Future increases in global surface temperature threaten those worldwide who depend on rice production for their livelihoods and food security. Past analyses of high-temperature stress on rice production have focused on paddy yield and have failed to account for the detrimental impact of high temperatures on milling quality outcomes, which ultimately determine edible (marketable) rice yield and market value. Using genotype specific rice yield and milling quality data on six common rice varieties from Arkansas, USA, combined with on-site, half-hourly and daily temperature observations, we show a nonlinear effect of high-temperature stress exposure on yield and milling quality. A 1 °C increase in average growing season temperature reduces paddy yield by 6.2%, total milled rice yield by 7.1% to 8.0%, head rice yield by 9.0% to 13.8%, and total milling revenue by 8.1% to 11.0%, across genotypes. Our results indicate that failure to account for changes in milling quality leads to understatement of the impacts of high temperatures on rice production outcomes. These dramatic losses result from reduced paddy yield and increased percentages of chalky and broken kernels, which together decrease the quantity and market value of milled rice. Recently published estimates show paddy yield reductions of up to 10% across the major rice-producing regions of South and Southeast Asia due to rising temperatures. The results of our study suggest that the often-cited 10% figure underestimates the economic implications of climate change for rice producers, thus potentially threatening future food security for global rice producers and consumers.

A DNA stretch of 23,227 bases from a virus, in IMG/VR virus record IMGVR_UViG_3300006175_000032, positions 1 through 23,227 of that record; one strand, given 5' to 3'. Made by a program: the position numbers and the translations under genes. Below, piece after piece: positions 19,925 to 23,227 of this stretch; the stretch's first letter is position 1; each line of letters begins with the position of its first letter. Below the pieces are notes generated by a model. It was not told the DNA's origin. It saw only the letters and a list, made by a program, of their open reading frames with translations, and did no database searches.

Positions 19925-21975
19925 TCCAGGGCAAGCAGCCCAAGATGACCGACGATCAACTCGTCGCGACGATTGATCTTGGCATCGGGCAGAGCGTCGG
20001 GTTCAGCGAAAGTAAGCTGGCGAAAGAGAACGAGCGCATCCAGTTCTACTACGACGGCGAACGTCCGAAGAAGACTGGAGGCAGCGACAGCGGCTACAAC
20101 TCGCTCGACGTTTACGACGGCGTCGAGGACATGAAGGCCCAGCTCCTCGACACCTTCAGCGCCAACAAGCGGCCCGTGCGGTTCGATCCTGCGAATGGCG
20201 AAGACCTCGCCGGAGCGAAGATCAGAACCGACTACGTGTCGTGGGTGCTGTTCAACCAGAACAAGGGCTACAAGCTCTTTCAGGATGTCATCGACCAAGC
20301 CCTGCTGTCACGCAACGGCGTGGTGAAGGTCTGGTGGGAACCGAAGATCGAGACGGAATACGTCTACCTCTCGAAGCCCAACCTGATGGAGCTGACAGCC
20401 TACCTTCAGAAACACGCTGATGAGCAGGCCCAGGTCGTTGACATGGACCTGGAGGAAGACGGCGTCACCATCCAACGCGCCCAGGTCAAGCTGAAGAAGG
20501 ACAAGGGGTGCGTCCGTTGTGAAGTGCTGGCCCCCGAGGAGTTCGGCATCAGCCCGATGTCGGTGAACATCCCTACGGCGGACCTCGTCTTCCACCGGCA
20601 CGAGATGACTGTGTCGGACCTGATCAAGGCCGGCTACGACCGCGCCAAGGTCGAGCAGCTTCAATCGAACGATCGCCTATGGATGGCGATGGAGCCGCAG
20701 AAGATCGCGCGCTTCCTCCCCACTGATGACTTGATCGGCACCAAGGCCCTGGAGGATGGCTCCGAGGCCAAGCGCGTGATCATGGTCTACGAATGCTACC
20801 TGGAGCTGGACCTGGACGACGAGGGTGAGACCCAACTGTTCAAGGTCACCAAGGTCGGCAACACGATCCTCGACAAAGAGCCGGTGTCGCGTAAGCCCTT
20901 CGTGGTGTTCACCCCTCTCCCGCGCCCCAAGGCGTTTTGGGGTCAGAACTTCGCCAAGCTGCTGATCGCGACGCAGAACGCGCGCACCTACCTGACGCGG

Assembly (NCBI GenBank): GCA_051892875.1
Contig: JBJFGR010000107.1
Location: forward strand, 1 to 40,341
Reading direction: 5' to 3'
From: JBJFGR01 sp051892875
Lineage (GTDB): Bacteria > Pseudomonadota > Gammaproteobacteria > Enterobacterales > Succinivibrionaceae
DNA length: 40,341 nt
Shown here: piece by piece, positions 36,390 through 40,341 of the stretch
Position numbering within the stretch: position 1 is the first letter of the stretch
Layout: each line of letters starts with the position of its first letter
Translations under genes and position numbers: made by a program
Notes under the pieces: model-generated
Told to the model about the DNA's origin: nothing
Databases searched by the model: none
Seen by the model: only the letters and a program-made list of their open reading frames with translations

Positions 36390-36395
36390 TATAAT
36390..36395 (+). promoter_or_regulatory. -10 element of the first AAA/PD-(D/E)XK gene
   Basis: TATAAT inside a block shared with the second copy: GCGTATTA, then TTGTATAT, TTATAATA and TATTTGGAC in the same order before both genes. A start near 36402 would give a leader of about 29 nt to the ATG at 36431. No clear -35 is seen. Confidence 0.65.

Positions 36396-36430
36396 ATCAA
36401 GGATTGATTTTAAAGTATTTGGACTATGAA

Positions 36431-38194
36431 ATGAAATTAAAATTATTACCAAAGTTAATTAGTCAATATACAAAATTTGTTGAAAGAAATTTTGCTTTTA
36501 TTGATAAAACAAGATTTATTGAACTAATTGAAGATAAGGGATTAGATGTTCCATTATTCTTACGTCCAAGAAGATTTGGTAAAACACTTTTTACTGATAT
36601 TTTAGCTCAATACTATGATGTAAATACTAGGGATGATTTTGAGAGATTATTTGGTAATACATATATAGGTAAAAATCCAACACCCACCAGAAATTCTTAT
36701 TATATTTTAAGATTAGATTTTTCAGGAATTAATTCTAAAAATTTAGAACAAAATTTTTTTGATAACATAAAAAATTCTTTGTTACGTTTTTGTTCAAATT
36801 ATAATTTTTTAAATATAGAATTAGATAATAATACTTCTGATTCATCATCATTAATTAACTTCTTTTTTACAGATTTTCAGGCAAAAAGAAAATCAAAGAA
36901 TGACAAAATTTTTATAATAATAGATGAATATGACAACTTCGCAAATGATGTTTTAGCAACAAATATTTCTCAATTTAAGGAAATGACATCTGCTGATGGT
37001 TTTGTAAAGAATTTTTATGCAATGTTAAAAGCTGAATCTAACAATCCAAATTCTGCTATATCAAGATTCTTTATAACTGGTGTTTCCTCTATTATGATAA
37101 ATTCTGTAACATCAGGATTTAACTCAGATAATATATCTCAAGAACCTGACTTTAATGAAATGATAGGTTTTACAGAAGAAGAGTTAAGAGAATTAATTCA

Show MeSH
Related in: MedlinePlus